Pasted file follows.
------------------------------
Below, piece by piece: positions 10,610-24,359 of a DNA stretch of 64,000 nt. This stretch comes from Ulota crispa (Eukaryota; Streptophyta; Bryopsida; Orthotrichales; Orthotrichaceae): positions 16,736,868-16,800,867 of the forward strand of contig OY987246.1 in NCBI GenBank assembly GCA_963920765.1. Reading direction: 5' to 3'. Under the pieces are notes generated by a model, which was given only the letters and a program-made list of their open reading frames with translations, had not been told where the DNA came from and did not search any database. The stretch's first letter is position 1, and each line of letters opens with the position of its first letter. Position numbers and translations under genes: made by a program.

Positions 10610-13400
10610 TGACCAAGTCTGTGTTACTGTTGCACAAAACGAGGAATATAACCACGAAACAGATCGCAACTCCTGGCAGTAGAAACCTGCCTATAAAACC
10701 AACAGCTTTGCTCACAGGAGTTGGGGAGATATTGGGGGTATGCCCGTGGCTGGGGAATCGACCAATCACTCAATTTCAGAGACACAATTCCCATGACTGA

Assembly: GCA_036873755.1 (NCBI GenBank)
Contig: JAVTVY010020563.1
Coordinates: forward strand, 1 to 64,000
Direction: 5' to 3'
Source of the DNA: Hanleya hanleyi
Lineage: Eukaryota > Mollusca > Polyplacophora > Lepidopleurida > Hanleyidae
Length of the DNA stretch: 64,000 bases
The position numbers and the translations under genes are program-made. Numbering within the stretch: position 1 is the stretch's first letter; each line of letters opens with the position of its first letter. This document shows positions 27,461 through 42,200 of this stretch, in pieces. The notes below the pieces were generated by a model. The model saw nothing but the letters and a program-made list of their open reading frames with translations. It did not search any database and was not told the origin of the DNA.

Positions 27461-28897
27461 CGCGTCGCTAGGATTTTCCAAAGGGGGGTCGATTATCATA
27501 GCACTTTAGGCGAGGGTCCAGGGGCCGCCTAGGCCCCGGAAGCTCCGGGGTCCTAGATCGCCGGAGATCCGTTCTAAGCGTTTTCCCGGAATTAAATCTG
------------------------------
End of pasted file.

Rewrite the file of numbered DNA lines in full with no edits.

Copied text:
Below, piece by piece: positions 10,610-24,359 of a DNA stretch of 64,000 nt. This stretch comes from Ulota crispa (Eukaryota; Streptophyta; Bryopsida; Orthotrichales; Orthotrichaceae): positions 16,736,868-16,800,867 of the forward strand of contig OY987246.1 in NCBI GenBank assembly GCA_963920765.1. Reading direction: 5' to 3'. Under the pieces are notes generated by a model, which was given only the letters and a program-made list of their open reading frames with translations, had not been told where the DNA came from and did not search any database. The stretch's first letter is position 1, and each line of letters opens with the position of its first letter. Position numbers and translations under genes: made by a program.

Positions 10610-13400
10610 TGACCAAGTCTGTGTTACTGTTGCACAAAACGAGGAATATAACCACGAAACAGATCGCAACTCCTGGCAGTAGAAACCTGCCTATAAAACC
10701 AACAGCTTTGCTCACAGGAGTTGGGGAGATATTGGGGGTATGCCCGTGGCTGGGGAATCGACCAATCACTCAATTTCAGAGACACAATTCCCATGACTGA

Assembly: GCA_036873755.1 (NCBI GenBank)
Contig: JAVTVY010020563.1
Coordinates: forward strand, 1 to 64,000
Direction: 5' to 3'
Source of the DNA: Hanleya hanleyi
Lineage: Eukaryota > Mollusca > Polyplacophora > Lepidopleurida > Hanleyidae
Length of the DNA stretch: 64,000 bases
The position numbers and the translations under genes are program-made. Numbering within the stretch: position 1 is the stretch's first letter; each line of letters opens with the position of its first letter. This document shows positions 27,461 through 42,200 of this stretch, in pieces. The notes below the pieces were generated by a model. The model saw nothing but the letters and a program-made list of their open reading frames with translations. It did not search any database and was not told the origin of the DNA.

Positions 27461-28897
27461 CGCGTCGCTAGGATTTTCCAAAGGGGGGTCGATTATCATA
27501 GCACTTTAGGCGAGGGTCCAGGGGCCGCCTAGGCCCCGGAAGCTCCGGGGTCCTAGATCGCCGGAGATCCGTTCTAAGCGTTTTCCCGGAATTAAATCTG